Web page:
TriMet board considers extending transfer time by 30 minutes


If approved, change would adjust transfer time from 2 hours to 2.5 hours

If the TriMet board of directors approves, TriMet will extend the transfer time from two hours to 2.5 hours for all bus and train trips. The change would allow more time for riders who transfer between lines. The board will consider the proposal at its monthly meeting on Dec. 11. If approved, the change would take effect on March 1, 2014, the same day that TriMet is restoring midday Frequent Service on 10 bus lines.

TriMet’s transfer policy requires that a customer need only board the last vehicle of their trip before their transfer/ticket expires; they do not need to complete their trip before it expires. The change would also provide an additional benefit for riders taking short distance trips in that more would be able to complete a round trip on a single fare with the additional time allotted.

The issue of extending transfer time has been raised by the community advocacy group OPAL, which proposed extending transfer times from the current two hours to three hours, and allow transfers issued after 7 p.m. to be valid through the end of the service day. Given tight budgets over the past several years, TriMet did not have the ability to consider the proposal.

Since then, TriMet continued to meet with OPAL and other stakeholders to consider the impact of the proposal. This included TriMet hiring ECONorthwest to provide an independent financial review of the proposal, which was recently updated with new travel data.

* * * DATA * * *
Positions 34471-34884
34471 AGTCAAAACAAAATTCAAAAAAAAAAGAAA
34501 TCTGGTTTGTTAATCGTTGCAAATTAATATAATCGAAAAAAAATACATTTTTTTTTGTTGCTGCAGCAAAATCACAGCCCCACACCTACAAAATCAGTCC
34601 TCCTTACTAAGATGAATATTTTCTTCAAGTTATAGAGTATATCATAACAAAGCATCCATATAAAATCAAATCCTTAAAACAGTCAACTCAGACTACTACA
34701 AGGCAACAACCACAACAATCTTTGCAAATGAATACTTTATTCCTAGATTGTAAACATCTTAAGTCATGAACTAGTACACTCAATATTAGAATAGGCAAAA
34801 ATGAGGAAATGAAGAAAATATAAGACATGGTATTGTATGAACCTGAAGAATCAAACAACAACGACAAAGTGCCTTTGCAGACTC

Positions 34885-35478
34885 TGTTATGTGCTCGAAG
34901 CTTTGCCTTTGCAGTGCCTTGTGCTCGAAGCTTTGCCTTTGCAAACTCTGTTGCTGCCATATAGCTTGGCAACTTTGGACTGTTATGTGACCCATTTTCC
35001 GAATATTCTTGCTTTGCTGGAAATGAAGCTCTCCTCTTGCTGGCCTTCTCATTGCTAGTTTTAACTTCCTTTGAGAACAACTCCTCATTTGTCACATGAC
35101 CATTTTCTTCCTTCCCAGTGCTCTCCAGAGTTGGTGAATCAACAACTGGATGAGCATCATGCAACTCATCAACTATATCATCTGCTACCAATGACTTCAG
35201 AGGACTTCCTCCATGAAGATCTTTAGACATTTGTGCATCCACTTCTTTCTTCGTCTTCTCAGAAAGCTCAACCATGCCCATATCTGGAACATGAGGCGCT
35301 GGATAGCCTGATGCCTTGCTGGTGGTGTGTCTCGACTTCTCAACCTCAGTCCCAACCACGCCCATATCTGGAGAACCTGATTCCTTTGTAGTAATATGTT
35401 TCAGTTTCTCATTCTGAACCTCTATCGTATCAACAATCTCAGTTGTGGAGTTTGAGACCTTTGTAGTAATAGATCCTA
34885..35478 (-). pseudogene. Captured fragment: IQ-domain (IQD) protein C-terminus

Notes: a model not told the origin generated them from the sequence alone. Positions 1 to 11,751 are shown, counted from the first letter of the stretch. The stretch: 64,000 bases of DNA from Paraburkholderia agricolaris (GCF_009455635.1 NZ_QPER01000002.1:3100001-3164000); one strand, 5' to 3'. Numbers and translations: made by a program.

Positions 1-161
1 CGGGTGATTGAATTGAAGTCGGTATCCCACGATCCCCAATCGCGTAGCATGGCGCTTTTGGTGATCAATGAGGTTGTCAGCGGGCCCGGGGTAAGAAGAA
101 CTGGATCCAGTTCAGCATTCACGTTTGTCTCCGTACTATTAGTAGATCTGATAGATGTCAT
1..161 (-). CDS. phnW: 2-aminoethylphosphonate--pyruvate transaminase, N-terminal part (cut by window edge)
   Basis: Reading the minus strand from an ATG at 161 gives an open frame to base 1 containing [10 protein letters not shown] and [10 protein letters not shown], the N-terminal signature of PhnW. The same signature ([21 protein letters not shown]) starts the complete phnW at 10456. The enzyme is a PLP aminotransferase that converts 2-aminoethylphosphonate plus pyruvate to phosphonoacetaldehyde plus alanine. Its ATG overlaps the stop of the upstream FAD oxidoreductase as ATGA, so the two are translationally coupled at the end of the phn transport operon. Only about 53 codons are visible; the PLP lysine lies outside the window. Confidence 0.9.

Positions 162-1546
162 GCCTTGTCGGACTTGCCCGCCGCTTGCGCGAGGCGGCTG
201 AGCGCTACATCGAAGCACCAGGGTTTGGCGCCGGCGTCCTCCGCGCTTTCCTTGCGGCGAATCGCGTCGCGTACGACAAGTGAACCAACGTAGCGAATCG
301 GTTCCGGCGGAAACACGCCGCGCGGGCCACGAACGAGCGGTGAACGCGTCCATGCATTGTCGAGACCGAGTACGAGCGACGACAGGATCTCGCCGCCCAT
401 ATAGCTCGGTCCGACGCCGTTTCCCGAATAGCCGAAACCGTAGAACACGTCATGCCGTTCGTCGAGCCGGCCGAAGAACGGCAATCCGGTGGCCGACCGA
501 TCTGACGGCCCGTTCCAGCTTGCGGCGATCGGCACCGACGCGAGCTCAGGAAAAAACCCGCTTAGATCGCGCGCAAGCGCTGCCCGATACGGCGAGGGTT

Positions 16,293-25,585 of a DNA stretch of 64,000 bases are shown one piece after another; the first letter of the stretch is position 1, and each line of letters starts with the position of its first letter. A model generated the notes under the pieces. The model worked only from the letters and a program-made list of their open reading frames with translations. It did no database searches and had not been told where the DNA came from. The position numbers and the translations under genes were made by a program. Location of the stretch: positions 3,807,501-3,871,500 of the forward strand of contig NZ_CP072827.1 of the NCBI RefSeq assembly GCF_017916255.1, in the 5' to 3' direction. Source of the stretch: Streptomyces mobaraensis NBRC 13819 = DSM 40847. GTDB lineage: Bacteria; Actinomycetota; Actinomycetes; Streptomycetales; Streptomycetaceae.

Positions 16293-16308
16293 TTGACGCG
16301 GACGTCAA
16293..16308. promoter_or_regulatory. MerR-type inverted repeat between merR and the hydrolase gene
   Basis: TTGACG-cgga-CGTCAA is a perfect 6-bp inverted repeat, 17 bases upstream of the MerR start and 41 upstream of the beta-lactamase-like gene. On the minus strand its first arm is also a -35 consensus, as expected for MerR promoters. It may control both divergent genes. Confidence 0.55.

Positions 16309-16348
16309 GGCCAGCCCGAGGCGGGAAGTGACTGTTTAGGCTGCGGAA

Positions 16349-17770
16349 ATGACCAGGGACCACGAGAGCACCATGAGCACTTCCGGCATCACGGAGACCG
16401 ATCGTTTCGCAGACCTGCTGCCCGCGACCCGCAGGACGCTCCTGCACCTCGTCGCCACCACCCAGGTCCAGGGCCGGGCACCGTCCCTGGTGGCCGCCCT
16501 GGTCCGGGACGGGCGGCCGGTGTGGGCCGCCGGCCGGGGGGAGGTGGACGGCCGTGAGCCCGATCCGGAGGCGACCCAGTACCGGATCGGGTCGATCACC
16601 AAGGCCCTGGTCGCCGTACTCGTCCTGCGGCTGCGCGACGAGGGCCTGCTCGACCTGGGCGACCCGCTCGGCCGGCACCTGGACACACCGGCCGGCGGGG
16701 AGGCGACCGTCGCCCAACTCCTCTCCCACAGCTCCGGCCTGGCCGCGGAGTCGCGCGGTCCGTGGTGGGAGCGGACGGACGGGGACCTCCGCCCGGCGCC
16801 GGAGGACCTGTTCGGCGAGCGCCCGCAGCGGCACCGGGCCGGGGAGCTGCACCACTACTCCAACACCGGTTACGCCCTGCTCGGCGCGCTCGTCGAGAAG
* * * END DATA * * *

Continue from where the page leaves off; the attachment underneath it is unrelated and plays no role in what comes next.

ECONorthwest’s updated cost analysis was released in July 2013 entitled “Revenue Impacts of Proposed Changes to TriMet’s Transfer Policy” that estimated TriMet’s net revenue reduction would be between $2 million to $3.5 million annually if it implemented OPAL’s proposal.

At its October retreat, the board extensively reviewed the transfer proposal as well as other fare issues. At that time, general consensus was reached to drop the “unlimited rides after 7 p.m.” portion of the OPAL proposal due to enforcement ambiguities. At its November meeting, the Board asked that the Ordinance be advanced for consideration with a change to 2.5 hour transfer.

Given limited resources, there are no independent financial decisions. To balance the expected revenue loss of the proposal – $1.2 million – future budgets would need to be adjusted. One source which funds the proposal is a reduced appropriation to the Low Income Fare Mitigation Program aligning the budget with the current demand experienced by the program to date. This would provide approximately $800,000, leaving a gap of $400,000 to be closed in the FY14-15 Budget.

The board will hold a public hearing and first reading of the Ordinance at its Dec. 11 meeting. The board would then vote on the Ordinance at its Jan. 22 meeting.